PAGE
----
Stephanie Munzone-Loxton l Founder

Stephanie Munzone-Loxton, leader and founder of StemGen Project, is deeply dedicated to promoting STEM and project-based learning. Her passion stems from over a decade of teaching experience, where she witnessed the transformative impact of empowering students to creatively solve real-world problems during her involvement in the University of Sydney STEM Academy program. This experience gave birth to StemGen Project.

StemGen Project revolves around innovative and carefully crafted projects, aimed at developing children’s skills in design thinking, digital technology, and collaborative teamwork—essential abilities for future success. The project’s core goal is to empower children with knowledge and skills in science and technology, enabling them to tackle pressing environmental challenges while fostering a genuine appreciation for our planet.

Ultimately, StemGen Project has the potential to shape a generation of forward-thinking individuals, equipped with innovative solutions and a profound connection to the environment.


Project-Based Workshops

Project Based Learning (PBL) is an active teaching method where students learn by participating in real-world projects.

Our PBL workshops focus on environmental issues, inspiring the next generation of innovators for a sustainable world.

PBL fosters high engagement, purpose, and accountability. Real-world challenges drive meaningful learning and develop critical thinking, collaboration, creativity, and communication skills.

PBL ignites a contagious, creative energy among students and teachers.


Project-Based Workshops

Project Based Learning (PBL) is a teaching method in which students learn by actively engaging in real-world, meaningful projects.

Our PBL workshops promote a deep understanding of environmental issues to inspire the next generation of innovators to build a sustainable world.

The PBL structure promotes high engagement, purpose and accountability. Presenting real-world environmental challenges not only makes learning more meaningful but also requires the use of higher-order thinking skills. As a result, students develop deep content knowledge as well as critical thinking, collaboration, creativity, and communication skills.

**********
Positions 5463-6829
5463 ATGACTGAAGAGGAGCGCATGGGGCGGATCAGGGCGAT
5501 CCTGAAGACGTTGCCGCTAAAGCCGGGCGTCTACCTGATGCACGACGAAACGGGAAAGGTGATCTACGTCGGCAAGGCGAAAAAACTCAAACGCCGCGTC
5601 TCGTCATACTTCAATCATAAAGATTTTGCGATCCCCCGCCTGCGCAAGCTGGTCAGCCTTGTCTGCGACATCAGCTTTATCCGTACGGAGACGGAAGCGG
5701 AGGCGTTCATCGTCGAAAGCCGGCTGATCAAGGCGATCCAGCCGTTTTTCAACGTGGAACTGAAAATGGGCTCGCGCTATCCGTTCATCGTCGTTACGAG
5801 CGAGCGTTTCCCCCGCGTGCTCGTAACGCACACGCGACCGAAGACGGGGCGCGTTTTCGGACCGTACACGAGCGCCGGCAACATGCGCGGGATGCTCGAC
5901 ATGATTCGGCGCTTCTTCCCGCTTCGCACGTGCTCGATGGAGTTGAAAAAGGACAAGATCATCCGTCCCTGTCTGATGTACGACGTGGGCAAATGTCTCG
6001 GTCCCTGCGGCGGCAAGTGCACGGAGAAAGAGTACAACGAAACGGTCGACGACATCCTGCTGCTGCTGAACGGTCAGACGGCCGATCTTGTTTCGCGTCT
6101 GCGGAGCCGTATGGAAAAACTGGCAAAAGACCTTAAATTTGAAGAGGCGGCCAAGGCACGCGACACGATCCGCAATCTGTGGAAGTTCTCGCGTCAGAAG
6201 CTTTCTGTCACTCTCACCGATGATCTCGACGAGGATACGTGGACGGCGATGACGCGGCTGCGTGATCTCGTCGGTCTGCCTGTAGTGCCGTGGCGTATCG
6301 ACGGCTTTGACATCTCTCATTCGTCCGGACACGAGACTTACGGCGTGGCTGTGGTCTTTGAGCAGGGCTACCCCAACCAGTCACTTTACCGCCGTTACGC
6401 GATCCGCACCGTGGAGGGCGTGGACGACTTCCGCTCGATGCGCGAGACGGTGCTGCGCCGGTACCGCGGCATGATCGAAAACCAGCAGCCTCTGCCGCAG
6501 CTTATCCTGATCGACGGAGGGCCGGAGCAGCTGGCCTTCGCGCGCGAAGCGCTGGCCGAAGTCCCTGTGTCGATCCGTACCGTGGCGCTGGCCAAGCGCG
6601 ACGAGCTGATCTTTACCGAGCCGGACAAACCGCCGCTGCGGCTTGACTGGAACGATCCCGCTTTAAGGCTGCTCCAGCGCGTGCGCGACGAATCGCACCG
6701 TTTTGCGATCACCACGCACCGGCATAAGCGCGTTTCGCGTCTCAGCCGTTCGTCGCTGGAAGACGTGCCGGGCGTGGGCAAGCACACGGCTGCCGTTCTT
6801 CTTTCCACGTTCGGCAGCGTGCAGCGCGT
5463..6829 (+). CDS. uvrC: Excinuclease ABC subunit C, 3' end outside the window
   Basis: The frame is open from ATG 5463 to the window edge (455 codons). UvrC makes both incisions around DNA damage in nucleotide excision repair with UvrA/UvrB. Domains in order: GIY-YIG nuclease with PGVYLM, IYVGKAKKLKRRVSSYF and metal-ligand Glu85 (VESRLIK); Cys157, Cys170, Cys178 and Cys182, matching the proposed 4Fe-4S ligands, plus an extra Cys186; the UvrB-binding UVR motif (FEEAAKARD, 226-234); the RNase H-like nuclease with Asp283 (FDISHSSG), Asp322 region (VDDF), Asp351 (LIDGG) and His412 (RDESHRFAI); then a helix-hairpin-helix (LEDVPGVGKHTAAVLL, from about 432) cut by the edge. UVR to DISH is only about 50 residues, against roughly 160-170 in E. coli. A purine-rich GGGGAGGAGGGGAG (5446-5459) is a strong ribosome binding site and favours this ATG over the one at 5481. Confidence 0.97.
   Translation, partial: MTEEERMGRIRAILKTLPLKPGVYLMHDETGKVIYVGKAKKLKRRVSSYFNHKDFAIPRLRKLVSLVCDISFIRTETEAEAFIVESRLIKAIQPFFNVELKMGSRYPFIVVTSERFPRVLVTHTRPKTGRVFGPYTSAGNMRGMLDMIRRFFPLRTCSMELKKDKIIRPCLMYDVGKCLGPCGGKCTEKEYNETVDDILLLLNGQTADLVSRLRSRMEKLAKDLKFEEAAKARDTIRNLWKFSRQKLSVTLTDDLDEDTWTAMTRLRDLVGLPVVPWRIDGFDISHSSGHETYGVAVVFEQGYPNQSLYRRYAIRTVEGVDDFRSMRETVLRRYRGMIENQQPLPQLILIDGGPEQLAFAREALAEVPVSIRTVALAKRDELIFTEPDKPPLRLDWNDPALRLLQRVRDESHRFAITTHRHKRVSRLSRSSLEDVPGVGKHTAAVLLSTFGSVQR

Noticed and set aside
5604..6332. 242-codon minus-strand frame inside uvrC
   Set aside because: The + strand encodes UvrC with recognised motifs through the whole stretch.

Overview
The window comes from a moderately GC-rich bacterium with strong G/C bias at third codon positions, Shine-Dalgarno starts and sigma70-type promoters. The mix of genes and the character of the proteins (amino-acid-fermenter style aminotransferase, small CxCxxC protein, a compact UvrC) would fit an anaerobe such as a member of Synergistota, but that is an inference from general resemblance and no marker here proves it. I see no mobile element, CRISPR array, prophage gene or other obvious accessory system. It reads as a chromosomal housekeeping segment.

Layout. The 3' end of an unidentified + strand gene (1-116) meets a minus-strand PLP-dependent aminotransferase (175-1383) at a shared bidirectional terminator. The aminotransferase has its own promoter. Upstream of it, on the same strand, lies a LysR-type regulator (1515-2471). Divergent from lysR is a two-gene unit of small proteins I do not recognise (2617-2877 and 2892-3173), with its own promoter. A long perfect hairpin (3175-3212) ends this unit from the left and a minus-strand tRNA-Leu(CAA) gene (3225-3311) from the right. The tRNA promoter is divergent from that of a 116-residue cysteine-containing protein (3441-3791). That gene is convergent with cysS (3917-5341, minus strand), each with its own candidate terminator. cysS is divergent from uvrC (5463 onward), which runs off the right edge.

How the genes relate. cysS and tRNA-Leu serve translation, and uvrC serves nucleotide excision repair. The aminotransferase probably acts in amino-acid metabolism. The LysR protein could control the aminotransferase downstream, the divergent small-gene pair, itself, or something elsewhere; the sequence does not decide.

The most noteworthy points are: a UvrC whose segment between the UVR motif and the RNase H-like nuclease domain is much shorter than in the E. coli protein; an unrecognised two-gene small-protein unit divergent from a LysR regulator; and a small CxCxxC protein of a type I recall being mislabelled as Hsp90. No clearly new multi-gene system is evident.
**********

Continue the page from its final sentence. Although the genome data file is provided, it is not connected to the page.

Project Based Learning unleashes a contagious, creative energy among students and teachers. 

Our workshops foster open-ended exploration, providing captivating challenges that extend kids' knowledge in STEM and Geography.

Open-ended workshops.

We offer open-ended workshops for children in Years 3 – 6, aligned with NSW syllabus outcomes. Our projects are designed to have multiple right answers and can be approached in different ways, accommodating diverse learning styles. We believe in stimulating divergent thinking, so there are no predetermined correct outcomes in our workshops. By presenting real-world problems, students engage in authentic learning, using genuine resources and tools. This approach encourages them to think and act like professionals, addressing real problems with intention (Herrington, J. 2014).

Knowledge and understanding of science, innovation and technology is critical to a sustainable future.

Our workshops are open-ended and designed to challenge and extend kids in STEM & Geography.

Open-ended workshops.

Our open-ended workshops for children in Years 3 – 6, are differentiated and aligned to NSW syllabus outcomes. 

The projects in our workshops are designed to have more than one right answer and can be completed in more than one way. We understand that different learners use different types of thinking; therefore our workshops do not have predetermined correct outcomes. Our workshops are provocative and stimulate divergent thinking to engage and excite all our students. 

All the projects in our workshops are real-world problems. This style of authentic learning not only allows students to engage in realistic tasks using real-world resources and tools, but it also provides opportunities for students to learn with intention by thinking and acting like professionals as they address real problems. (Herrington, J. 2014)